Last September, on the night of the crash, Ravnsborg told a 911 dispatcher, “I hit something” that was in the middle of the road.
He initially told police he had hit a deer but discovered Joseph Boever’s body the following morning after returning to the scene of the collision.
Investigators said they found Boever’s broken glasses in Ravnsborg’s car and that the victim’s face had come through the attorney general’s windshield.
Ravnsborg was ordered to pay $500 fines after guilty pleas to one count of misdemeanor operating a motor vehicle while using a mobile electronic device and one count of misdemeanor lane driving.
A third misdemeanor was dismissed.
Ravnsborg did not appear in court and was represented by attorney Timothy Rensch.
Rensch told the court that Ravnsborg didn’t see Boever and his death was an accident.
“Just because he’s the attorney general doesn’t mean that accidents can’t happen,” Rensch said. “Just because he’s the attorney general and is involved here does not mean that the fix is in and there’s some great conspiracy not to hold him accountable.”
Joseph Boever’s wife, Jennifer, told the judge that Ravnsborg’s “actions are incomprehensible, inexcusable, and cannot be forgiven.”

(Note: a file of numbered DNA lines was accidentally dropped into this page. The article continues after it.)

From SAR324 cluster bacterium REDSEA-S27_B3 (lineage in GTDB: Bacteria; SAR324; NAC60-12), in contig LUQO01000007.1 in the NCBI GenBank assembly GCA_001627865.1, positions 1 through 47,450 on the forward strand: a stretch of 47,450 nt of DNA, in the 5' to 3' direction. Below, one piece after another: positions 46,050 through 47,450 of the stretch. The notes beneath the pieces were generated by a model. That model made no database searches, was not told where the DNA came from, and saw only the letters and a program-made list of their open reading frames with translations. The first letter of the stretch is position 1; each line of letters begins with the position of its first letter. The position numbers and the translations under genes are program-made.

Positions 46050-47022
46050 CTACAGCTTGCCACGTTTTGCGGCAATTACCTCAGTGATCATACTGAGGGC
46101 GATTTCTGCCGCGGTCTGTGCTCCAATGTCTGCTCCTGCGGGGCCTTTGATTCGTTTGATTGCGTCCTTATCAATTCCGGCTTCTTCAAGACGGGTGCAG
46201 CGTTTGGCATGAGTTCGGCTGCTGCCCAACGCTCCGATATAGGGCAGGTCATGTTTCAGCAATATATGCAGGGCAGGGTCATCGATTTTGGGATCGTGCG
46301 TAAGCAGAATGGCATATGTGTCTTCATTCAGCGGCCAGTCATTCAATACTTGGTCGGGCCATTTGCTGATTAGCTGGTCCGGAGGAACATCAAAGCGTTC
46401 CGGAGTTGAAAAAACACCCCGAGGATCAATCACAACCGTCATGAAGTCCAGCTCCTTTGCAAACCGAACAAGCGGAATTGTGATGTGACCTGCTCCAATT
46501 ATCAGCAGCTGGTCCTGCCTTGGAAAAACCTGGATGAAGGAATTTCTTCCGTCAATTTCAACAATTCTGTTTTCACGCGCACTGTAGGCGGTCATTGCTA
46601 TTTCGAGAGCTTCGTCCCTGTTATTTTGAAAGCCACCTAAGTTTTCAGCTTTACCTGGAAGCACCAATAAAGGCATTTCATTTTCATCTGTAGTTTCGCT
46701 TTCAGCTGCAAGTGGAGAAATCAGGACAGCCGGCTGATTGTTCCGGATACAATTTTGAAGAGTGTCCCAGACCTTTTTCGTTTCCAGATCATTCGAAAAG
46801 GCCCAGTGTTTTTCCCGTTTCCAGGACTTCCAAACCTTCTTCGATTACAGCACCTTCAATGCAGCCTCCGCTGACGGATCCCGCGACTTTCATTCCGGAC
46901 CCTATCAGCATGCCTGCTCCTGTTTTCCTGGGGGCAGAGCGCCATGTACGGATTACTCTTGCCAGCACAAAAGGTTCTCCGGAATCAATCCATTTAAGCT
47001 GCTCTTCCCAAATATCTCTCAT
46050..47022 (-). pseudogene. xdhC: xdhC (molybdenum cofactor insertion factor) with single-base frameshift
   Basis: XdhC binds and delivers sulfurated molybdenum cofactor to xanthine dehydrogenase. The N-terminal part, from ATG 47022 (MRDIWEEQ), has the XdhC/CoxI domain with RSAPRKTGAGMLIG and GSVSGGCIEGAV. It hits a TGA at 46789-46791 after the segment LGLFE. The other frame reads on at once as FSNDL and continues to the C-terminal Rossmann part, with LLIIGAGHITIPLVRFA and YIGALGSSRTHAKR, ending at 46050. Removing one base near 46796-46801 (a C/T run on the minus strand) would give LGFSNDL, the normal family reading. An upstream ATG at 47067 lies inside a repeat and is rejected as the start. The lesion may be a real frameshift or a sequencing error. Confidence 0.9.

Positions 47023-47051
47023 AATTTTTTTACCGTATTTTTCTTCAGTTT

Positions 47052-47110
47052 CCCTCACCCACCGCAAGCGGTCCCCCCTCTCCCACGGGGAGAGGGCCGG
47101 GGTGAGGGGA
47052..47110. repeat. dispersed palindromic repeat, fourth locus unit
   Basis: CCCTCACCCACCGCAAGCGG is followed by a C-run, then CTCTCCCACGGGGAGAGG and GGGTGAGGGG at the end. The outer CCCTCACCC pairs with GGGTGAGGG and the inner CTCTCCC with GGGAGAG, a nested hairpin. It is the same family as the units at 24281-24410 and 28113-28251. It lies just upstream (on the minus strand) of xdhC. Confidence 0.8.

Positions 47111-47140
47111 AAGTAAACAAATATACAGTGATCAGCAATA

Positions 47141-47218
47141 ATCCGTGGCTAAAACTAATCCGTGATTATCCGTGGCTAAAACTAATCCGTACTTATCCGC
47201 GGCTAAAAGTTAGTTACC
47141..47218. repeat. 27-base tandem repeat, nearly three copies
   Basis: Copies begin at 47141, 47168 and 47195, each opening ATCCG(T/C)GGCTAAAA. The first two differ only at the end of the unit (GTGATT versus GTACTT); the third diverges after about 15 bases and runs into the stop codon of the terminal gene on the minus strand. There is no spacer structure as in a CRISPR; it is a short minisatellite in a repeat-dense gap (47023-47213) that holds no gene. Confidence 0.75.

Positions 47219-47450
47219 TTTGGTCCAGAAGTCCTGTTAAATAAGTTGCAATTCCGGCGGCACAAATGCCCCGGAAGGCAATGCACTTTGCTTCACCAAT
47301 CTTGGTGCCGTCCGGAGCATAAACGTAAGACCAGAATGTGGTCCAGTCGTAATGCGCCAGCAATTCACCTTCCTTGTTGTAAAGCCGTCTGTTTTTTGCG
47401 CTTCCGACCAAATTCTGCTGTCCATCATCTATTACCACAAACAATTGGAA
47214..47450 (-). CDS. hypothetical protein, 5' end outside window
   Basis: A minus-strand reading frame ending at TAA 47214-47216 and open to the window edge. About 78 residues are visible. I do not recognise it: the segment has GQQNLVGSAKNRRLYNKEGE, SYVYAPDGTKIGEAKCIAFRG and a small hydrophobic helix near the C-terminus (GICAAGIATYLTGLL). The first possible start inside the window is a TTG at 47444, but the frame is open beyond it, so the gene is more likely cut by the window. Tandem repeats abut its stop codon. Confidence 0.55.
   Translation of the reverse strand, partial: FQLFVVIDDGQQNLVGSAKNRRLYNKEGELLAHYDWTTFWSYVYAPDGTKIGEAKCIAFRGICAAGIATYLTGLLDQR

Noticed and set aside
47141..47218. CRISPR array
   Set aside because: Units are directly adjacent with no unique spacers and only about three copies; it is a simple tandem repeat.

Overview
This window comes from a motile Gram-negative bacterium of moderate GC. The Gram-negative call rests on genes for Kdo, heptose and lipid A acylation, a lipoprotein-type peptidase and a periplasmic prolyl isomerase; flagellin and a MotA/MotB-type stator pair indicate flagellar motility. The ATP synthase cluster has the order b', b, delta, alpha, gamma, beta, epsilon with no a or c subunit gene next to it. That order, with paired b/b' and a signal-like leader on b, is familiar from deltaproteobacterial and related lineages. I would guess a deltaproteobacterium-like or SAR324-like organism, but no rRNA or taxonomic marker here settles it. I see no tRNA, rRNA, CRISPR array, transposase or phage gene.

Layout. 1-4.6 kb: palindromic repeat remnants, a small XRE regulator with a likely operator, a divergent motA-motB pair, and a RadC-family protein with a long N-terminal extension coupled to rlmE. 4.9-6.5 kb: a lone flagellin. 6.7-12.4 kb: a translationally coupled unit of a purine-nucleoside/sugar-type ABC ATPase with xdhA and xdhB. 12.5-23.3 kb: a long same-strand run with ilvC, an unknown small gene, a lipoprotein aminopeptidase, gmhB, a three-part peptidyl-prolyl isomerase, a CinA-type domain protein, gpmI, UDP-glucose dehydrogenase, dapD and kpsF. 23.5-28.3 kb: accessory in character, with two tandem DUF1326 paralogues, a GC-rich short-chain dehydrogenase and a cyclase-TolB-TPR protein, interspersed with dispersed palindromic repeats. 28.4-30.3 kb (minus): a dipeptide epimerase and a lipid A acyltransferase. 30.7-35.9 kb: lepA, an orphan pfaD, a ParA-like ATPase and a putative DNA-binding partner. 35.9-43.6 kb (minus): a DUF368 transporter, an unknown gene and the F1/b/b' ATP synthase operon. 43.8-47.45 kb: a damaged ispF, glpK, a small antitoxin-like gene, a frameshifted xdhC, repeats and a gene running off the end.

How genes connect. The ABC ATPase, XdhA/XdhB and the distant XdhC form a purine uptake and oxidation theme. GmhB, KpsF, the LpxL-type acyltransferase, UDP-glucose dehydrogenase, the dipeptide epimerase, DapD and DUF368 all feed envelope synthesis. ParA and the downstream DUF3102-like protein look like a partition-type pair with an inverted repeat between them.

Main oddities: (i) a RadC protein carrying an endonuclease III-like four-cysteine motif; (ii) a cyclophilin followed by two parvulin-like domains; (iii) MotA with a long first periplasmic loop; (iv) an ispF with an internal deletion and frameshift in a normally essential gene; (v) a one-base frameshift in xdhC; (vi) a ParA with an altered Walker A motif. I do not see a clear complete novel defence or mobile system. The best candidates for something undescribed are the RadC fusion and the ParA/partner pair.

She disagreed with the decision not to give Ravnsborg jail time.
She described her husband as the love of her life and said she lost her best friend and her chance for happiness.
Jane Boever, Joseph Boever’s sister, slammed the attorney general for not appearing in court.
“We feel that at no point has the defendant shown any remorse and has instead demonstrated callousness with respect to the life he took and the victim’s family and friends. He has demonstrated arrogance towards the law he, as an attorney general, is supposed to uphold,” she said.
She said Ravnsborg’s “cowardly behavior leaves us frustrated and makes moving on even more difficult.”
The family doesn’t think “a couple of fines” are “adequate punishment for killing a man,” she added.
Rensch said the case was a misdemeanor traffic infraction case, not something more serious.
“That’s what is the mix up here with the family, they think it’s a homicide case,” he said. “You know, the simple fact of the matter is accidents happen. People die. It should not happen, nobody wants anybody to die.”
The attorney general was ordered to pay an additional $3,742.38 to Stanley County for costs related to securing the scene.
Judge John Brown also asked that Ravnsborg do a “significant public service event over a period of five years, once each year on or about the anniversary date of Mr. Boever’s death” but he withheld that entry of the judgment pending supporting case documents Rensch is to submit.
Ravnsborg, a Republican, was elected South Dakota attorney general in 2018.
CNN’s Devan Cole and Artemis Moshtaghian contributed to this report.